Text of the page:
Recently, former Boston Red Sox pitcher Curt Schilling — known for his outspokenness on political issues as well as for his pitching — was fired by ESPN as an analyst after he shared a meme on Facebook regarding the recent debate over laws covering access to restroom facilities for transgender individuals. This wasn’t the first time ESPN had disciplined Schilling for sharing controversial political views, but it was apparently the last. Conservatives, of course, were quick to rush to Schilling’s defense, but in doing so, many missed the broader point.
First and foremost, there is no First Amendment issue here. The First Amendment guarantees you the right to freedom of speech, not to freedom from consequences for what you say. The text is very specific: it bars Congress from establishing laws that abridge that freedom. It was never intended to apply to private corporations, so — as long as it acted within the bounds of any other applicable laws and his employment contract — ESPN has every right to fire Schilling. The network may discipline or terminate employees for behavior that hurts the corporation, and indeed, it has a fiduciary responsibility to its shareholders to do so. Any argument that individuals shouldn’t have to deal with the consequences of their speech from other individuals or private entities because of the First Amendment is based on a false understanding of the amendment and should be dismissed.
The problem is not that ESPN didn’t have the legal right to fire Schilling, or that the network was somehow criminalizing his beliefs. The problem is that ESPN pretended it was doing so just to be a good corporate citizen and in the name of journalistic ethics, when in fact neither reason is true. One would think, based on ESPN’s statement, that it consistently fired and/or disciplined employees who made controversial statements, but that notion is laughable. ESPN has had other employees who threatened athletes for denying their reports and made up stories without facing consequences. ESPN is hardly a paragon of virtue that should be emulated or praised.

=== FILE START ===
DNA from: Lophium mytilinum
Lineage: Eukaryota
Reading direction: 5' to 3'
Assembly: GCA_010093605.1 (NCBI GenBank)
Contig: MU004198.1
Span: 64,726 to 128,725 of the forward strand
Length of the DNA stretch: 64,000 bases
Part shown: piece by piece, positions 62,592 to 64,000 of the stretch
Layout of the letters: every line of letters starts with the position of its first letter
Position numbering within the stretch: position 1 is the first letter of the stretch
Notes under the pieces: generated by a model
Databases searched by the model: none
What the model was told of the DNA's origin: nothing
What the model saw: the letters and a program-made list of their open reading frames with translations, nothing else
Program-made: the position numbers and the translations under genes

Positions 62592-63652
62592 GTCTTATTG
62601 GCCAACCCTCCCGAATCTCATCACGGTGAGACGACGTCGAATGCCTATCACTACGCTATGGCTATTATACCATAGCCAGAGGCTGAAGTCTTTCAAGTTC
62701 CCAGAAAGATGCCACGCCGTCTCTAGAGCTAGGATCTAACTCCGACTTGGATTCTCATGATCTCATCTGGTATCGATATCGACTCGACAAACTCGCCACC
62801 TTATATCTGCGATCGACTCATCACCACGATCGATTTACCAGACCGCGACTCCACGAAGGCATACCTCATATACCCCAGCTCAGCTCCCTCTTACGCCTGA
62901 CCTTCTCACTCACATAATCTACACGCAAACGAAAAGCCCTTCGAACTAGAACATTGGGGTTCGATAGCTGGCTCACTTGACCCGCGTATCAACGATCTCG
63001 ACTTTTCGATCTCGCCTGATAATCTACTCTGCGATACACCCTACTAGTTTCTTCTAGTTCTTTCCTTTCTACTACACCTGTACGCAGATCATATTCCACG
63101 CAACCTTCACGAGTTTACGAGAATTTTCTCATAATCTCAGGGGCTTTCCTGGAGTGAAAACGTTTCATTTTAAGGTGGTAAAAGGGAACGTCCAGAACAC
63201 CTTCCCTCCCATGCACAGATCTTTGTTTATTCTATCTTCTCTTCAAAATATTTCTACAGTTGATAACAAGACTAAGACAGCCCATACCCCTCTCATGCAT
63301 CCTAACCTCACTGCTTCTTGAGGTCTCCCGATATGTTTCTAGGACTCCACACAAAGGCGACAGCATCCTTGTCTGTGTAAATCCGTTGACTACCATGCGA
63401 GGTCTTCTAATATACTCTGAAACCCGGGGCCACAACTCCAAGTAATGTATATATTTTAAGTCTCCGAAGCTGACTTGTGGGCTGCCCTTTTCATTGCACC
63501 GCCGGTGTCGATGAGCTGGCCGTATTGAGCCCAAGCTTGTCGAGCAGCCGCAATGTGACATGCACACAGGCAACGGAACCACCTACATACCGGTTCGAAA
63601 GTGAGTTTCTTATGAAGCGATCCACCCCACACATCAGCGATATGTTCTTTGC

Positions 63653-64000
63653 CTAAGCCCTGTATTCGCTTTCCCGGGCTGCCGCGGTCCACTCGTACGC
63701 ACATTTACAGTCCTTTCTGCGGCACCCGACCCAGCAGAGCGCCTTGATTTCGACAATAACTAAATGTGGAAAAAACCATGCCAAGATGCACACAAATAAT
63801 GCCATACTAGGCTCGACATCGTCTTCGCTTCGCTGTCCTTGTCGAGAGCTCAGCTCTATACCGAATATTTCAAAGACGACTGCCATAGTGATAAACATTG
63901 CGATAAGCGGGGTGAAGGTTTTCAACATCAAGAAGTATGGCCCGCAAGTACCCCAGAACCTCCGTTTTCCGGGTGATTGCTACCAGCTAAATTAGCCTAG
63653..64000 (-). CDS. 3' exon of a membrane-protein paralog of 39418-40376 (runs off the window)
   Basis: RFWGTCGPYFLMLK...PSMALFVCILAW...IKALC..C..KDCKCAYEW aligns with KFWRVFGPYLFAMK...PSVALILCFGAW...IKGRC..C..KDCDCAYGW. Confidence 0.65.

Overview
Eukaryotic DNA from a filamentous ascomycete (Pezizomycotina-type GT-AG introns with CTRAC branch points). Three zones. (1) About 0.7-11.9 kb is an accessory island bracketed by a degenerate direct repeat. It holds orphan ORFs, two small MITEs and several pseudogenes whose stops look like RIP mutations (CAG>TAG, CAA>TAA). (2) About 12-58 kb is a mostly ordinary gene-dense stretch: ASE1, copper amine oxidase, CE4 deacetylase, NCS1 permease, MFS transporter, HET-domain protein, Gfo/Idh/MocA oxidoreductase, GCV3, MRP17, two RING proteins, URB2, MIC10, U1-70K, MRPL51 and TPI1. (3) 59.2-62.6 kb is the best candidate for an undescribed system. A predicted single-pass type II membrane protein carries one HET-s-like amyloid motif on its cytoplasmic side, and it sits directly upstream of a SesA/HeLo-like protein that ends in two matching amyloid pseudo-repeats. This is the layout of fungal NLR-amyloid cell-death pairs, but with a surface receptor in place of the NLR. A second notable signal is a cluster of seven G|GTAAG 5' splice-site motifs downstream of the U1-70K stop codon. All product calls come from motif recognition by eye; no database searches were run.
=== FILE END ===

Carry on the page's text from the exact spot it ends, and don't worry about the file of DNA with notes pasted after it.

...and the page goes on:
The problem with ESPN’s dismissal of Schilling over his comments is that the network seems to have no clear standards for when or why it decides to fire employees who make controversial remarks. Of course, ESPN is a private company, not a public institution, so it’s not necessarily obligated to develop such standards and make them public. Instead, the network can insert blanket morality clauses into contracts and let its lawyers defend its practices in court if they’re challenged. Likewise, if Schilling and other employees feel they were treated unfairly, they can sue ESPN — but if they try to use the First Amendment as a defense they’ll probably be laughed out of the courtroom.
ESPN not only had the right to fire Curt Schilling, it had the obligation to do so. It was not a moral obligation, but a financial one. The issue was not that the executives at ESPN (or at Disney, ESPN’s owner) were so supportive of the LGBTQ community that they were outraged by Schilling’s remarks. Instead, they performed a simple cost-benefit calculation and determined that the backlash against Schilling would cost more than he brought into the company. We shall see in the coming months whether the calculation was correct, but for activists on either side of the issue to pretend that ESPN is for or against them in a larger moral argument is absurd.
This was a business decision — nothing more, nothing less — and it out to be treated as such by all of us.